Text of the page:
NORTH FORT MYERS AREA RELATED QUESTIONS & ANSWERS
Q: The North Fort Myers SWMP recommends raising road elevation in a few locations to reduce road flooding. Does this cause flooding of private properties?
A: Increasing road elevations alone may cause an increase in water levels upstream if the road is currently overtopped during a storm event and carries water downstream and the rise in elevation prevents this from happening. However, it does not always cause flooding. For example, if increase in water levels stays within the banks of the creek it will not cause flooding of properties. In addition, if the project also includes adding culverts, pipes, bridges or other crossings to compensate for water that overtops the road, no rise in water will occur. In NFSWMP study the consultant ran a hydrologic and hydraulic model to analyze and compare the water levels before and after elevating the road and adding culverts etc if necessary. Through this exercise and on-site field verification the consultant confirmed that there are no impacts to private properties due to increase in road elevations. In situations where water levels increases after elevating the roads, the consultant recommended having stormwater retention ponds to store water generated by the higher road.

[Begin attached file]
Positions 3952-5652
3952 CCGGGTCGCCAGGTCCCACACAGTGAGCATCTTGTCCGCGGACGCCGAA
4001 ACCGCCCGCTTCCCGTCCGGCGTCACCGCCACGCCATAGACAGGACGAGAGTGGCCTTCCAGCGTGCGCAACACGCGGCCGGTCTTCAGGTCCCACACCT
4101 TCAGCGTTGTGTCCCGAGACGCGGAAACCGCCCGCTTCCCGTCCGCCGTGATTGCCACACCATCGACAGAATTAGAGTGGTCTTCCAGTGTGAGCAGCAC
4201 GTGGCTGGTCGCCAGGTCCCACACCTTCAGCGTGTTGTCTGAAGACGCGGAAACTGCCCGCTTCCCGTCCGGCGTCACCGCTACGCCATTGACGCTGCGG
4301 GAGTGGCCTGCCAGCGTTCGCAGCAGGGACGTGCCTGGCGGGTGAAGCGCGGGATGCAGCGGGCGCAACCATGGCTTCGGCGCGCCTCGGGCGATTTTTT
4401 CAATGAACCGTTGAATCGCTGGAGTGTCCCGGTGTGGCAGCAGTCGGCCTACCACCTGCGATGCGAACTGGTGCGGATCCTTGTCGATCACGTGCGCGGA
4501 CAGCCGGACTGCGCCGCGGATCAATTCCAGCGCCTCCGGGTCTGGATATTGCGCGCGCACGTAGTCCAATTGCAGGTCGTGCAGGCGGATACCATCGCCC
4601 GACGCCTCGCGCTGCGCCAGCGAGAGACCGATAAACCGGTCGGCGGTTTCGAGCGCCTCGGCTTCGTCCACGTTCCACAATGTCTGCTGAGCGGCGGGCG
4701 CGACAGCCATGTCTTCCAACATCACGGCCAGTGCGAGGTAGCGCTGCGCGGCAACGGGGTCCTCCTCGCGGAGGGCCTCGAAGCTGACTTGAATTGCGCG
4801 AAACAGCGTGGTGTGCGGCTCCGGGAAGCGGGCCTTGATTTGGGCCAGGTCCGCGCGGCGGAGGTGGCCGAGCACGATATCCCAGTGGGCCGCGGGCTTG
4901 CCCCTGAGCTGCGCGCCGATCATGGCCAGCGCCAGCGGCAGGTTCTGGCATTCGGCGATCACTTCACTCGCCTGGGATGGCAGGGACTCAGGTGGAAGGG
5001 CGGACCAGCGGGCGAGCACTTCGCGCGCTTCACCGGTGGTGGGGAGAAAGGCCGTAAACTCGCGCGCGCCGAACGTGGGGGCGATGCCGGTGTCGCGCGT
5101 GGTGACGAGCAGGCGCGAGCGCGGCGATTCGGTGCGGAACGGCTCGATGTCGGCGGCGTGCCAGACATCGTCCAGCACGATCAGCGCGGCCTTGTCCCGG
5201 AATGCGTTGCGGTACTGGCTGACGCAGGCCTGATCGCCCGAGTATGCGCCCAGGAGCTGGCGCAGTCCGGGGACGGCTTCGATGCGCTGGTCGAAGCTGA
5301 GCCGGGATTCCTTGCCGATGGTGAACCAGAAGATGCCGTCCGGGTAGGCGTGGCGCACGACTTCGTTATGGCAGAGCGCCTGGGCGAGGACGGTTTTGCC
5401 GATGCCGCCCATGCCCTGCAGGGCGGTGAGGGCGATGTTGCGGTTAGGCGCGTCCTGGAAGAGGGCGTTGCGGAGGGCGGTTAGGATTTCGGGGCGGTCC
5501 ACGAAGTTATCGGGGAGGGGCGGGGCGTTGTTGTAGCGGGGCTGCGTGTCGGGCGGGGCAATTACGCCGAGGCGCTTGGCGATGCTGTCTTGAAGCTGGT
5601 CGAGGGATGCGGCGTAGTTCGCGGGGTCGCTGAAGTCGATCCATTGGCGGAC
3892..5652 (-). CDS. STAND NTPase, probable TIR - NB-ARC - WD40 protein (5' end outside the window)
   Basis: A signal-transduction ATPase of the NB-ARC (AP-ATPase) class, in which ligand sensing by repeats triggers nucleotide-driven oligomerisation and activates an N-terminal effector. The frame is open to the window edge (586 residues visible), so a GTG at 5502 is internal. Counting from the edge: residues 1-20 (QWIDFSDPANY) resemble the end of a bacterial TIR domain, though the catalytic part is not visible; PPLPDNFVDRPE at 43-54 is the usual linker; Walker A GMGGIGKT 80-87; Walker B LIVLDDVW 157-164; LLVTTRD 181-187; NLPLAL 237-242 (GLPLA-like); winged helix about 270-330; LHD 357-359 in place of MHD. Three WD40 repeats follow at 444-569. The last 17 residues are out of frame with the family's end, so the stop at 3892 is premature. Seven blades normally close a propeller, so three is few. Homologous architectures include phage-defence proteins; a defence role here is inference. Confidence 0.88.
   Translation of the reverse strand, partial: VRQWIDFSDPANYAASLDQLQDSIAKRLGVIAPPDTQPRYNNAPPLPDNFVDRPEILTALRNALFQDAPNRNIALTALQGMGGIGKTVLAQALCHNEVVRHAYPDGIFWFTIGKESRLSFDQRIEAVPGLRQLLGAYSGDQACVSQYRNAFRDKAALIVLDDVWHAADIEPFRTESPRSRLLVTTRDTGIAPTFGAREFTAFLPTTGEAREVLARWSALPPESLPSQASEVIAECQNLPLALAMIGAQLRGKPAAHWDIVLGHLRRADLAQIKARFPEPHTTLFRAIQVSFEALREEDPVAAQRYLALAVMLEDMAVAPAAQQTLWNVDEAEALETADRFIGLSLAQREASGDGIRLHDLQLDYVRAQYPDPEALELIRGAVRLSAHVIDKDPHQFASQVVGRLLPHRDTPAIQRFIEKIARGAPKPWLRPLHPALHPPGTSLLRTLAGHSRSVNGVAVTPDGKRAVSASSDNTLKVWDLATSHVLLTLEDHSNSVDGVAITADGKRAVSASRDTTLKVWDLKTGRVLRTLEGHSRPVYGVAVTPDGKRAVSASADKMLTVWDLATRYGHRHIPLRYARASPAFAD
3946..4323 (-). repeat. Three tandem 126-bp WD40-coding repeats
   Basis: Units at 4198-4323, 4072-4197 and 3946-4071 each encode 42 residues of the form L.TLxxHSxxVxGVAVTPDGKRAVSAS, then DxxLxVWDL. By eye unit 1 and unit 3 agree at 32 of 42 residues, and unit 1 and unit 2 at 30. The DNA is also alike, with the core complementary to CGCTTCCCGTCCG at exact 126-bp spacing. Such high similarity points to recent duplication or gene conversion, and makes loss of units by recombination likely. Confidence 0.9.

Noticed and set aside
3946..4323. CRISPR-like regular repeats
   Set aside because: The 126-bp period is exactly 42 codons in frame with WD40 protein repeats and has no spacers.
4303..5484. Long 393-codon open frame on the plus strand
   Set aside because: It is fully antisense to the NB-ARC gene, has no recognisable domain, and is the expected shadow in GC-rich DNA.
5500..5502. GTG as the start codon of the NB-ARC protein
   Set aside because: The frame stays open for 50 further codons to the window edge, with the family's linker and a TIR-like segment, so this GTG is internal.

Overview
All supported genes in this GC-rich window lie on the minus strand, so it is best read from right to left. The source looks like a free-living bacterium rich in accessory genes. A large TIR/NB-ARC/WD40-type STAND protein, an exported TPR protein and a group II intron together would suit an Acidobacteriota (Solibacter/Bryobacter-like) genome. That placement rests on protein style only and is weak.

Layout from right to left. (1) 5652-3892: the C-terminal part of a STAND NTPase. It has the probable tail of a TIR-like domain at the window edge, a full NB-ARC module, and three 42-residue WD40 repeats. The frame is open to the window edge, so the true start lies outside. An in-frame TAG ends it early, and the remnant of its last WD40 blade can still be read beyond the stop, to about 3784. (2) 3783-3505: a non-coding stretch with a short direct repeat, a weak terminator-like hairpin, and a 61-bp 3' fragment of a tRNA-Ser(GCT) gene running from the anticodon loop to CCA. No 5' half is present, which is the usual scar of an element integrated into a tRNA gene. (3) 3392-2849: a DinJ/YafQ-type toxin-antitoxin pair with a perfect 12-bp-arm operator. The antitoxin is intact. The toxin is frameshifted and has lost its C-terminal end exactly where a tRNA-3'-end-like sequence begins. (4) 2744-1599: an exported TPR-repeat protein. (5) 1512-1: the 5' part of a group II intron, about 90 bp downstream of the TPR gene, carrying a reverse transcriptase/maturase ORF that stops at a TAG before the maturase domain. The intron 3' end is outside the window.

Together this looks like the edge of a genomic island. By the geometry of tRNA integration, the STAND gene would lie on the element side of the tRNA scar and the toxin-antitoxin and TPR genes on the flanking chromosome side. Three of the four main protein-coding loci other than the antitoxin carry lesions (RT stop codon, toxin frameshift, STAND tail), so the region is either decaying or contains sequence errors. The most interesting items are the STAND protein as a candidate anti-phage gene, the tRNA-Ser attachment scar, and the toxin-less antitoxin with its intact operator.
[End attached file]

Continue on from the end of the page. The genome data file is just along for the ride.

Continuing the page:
Q: Does the county plan to acquire property through condemnation for creating stormwater ponds?
A: No. The county does not have any plans to use its condemnation authority to acquire land for the purpose of creating stormwater ponds. The consultant did not recommend specific parcels for creating ponds. The recommendation was for stormwater ponds at the general vicinity of the road to be raised. The county may work with willing sellers if the location of the parcel is suitable for construction of the stormwater pond. There may also be alternatives that could provide similar benefit and can be investigated as the plan proceeds into implementation stage.
Q: What can residence do to alleviate flooding in neighborhoods?
A: Water flow can be somewhat analogous to traffic flow. The County’s responsibility is to keep the main trunks open with sufficient capacity similar to having to keep the interstate flowing during peak times.
If neighborhood water doesn’t reach the main trunks of a creek, that water tends to impound within the neighborhood causing flooding. This is similar to having traffic jams within interior road systems. The attached photograph demonstrates a typical situation where poor maintenance contributes to neighborhood flooding. When culvert and roadside ditches are non-maintained, sediments transported within stormwater flow tend to fill the roadside ditches and culverts causing neighborhood flooding.
Poorly Maintained Culvert.jpg
Fence Covered In debris.jpg
Overgrown Flow way.jpg